With so varied and vast a body of work as Schubert’s six-hundred or so Lieder, it is inevitable that not all songs live up to the exalted level of others. This instalment of Wigmore Hall’s Schubert Song series felt like an exercise in mopping up some of the less prominent or memorable items, as only ‘Der Wanderer’ has a claim to widespread attention – and even then perhaps largely through its subsequent use by Schubert as material for the piano Fantasy (D760) of the same name – and perhaps ‘Totengräbers Heimweh’.
Robert Holl may not be blamed for that, but a comparative lack of inspiration on Schubert’s part calls for more interpretative insight than he generally achieved here. Certainly he projected a powerful yet lyrical voice and he also brought down his hefty, authoritative presence to a more fitting level of youthful guilelessness and candour for ‘Der blinde Knabe’, underpinned by the complementary (and in the context, by no means ironic) radiant glow of András Schiff’s accompaniment.
But Holl’s voice also now sounds hollowed out, which prevented greater colour and variety; some of the longer settings, particularly, were lacking in structure as a result, sounding purposeless and monotonous. Meaningful emphasises on significant words and phrases were successfully brought out only intermittently, with the setting of Psalm 13 notable in this regard for its self-pitying sobs and recriminations to God. ‘Glaube, Hoffnung und Liebe’ fared better structurally as the wise counsel in each verse of its text was summoned with import.
Songs with a more narrative dimension came off better too, such as ‘Totengräbers Heimweh’, in which Holl prodded our attention with the questions asked rhetorically in the text. If there was little compensation for a lack of passion in the settings of Novalis’s rapturous hymns to desire and the night with less drama to enunciate in their poetry (in ‘Hymne I’ and ‘Nachthymne’ respectively), that narrative urgency did make up, to some extent, for the lapses in intonation elsewhere, caused by not hitting all the notes squarely, but lurching to them from below. For example, the contemplative, mystical atmosphere evoked by Schiff at the end of ‘Totengräbers Heimweh’ was not quite matched by Holl’s inaccurately pitched tritones as the grave-digger surrenders himself to the spiritual transfiguration attained through death, of which his dealing with the disposal of bodies had previously obscured his understanding.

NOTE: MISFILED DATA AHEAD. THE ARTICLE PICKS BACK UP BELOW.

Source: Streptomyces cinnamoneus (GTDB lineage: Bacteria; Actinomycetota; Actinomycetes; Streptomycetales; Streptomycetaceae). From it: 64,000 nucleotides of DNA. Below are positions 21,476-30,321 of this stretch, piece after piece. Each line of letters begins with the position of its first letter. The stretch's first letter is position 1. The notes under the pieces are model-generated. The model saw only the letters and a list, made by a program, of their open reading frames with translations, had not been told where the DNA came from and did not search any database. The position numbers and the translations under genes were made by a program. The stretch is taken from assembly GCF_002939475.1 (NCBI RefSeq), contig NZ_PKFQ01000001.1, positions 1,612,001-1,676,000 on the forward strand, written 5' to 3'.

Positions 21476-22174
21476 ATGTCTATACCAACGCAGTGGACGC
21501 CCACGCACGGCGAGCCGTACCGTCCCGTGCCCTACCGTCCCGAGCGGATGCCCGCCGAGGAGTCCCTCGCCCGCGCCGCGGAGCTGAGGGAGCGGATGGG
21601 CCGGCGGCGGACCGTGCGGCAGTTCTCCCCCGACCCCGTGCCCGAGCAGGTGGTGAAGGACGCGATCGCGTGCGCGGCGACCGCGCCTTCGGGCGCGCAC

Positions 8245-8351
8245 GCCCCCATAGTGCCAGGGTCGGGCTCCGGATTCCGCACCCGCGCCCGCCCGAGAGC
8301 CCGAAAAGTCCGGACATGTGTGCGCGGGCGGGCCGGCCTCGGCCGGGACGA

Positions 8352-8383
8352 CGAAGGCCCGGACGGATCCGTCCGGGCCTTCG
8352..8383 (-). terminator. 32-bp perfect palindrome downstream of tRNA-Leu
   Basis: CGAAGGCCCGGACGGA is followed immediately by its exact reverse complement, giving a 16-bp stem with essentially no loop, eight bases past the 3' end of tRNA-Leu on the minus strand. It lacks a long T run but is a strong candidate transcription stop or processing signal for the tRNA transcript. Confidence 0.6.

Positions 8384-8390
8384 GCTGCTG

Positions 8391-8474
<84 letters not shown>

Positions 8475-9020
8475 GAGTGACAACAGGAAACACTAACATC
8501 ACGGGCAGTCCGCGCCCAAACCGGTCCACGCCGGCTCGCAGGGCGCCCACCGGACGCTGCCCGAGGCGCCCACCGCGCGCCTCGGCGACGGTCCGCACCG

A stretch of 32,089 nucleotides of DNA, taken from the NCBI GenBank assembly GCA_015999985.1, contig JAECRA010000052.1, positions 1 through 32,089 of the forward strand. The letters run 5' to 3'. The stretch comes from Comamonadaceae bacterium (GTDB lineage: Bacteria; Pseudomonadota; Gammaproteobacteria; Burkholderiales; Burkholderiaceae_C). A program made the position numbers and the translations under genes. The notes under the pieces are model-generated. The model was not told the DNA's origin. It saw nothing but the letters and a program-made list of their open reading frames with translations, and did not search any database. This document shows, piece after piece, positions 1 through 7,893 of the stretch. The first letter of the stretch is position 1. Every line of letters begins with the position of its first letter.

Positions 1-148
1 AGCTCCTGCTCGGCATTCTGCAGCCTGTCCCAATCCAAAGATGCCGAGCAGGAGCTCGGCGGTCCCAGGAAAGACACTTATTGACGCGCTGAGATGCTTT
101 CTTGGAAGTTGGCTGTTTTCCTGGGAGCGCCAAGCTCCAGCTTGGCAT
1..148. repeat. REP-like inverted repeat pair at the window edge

In his instinctive responses to the nuances of the words, Schiff brought measure and poise to bear upon his playing, providing exemplary support, and thereby setting the scene for each number with poetic vividness before giving way to discreet accompaniment. Notable effects were the staccato and furtive opening to ‘Das Heimweh’, continued subtly throughout it; the questioning, upward flourish outlining a dominant-seventh chord as the springboard for the autumnal reflection of ‘An den Mond in einer Herbstnacht’; and the quietly stark introduction to ‘Der Wanderer’.
If this recital did not make as much of an impact as might have been hoped, that is not to cast any doubt upon Holl’s musicianship, but only to note that his voice no longer commands the acute and subtle technical facility which such repertoire requires, yet it is also a privilege to be reminded by a voice that has sung Hans Sachs, Gurnemanz and König Marke, that even such deceptively simple songs by Schubert deserve to be taken seriously.